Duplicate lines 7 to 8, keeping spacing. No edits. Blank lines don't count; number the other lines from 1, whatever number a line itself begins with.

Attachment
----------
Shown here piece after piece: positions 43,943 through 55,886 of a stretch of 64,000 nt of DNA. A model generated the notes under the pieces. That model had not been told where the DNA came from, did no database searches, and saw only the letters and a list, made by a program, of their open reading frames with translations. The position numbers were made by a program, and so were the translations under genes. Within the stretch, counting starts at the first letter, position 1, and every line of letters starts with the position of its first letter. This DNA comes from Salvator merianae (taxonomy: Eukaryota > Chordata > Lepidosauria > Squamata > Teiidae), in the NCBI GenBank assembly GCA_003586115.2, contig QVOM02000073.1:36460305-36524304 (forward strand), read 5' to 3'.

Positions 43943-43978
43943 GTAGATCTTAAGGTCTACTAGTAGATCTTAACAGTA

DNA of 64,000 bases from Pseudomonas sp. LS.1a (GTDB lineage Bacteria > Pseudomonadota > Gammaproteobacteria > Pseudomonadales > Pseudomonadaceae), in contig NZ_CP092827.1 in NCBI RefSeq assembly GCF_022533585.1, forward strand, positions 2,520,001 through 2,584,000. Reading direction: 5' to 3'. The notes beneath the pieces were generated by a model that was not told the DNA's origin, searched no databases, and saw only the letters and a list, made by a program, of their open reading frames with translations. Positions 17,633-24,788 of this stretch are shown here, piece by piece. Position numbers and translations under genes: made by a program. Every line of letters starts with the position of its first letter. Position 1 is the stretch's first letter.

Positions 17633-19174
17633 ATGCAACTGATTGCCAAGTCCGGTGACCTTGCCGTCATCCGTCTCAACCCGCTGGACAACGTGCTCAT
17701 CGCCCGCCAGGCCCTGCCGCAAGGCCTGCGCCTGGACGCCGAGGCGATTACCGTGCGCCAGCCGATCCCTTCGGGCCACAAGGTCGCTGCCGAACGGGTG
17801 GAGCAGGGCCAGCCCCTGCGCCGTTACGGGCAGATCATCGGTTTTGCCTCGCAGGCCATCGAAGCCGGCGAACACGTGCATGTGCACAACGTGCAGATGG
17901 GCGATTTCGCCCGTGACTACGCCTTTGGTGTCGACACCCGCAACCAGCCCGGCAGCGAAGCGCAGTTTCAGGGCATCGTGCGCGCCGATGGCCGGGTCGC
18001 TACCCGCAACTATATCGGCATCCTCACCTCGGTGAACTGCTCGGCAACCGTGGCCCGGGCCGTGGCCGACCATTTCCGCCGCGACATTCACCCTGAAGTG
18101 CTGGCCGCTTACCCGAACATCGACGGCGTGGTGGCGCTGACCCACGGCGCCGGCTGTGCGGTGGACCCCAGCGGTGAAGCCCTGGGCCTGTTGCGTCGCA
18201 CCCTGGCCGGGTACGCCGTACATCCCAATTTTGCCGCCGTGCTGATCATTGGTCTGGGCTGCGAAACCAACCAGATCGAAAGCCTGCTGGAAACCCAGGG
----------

17701 CGCCCGCCAGGCCCTGCCGCAAGGCCTGCGCCTGGACGCCGAGGCGATTACCGTGCGCCAGCCGATCCCTTCGGGCCACAAGGTCGCTGCCGAACGGGTG
17801 GAGCAGGGCCAGCCCCTGCGCCGTTACGGGCAGATCATCGGTTTTGCCTCGCAGGCCATCGAAGCCGGCGAACACGTGCATGTGCACAACGTGCAGATGG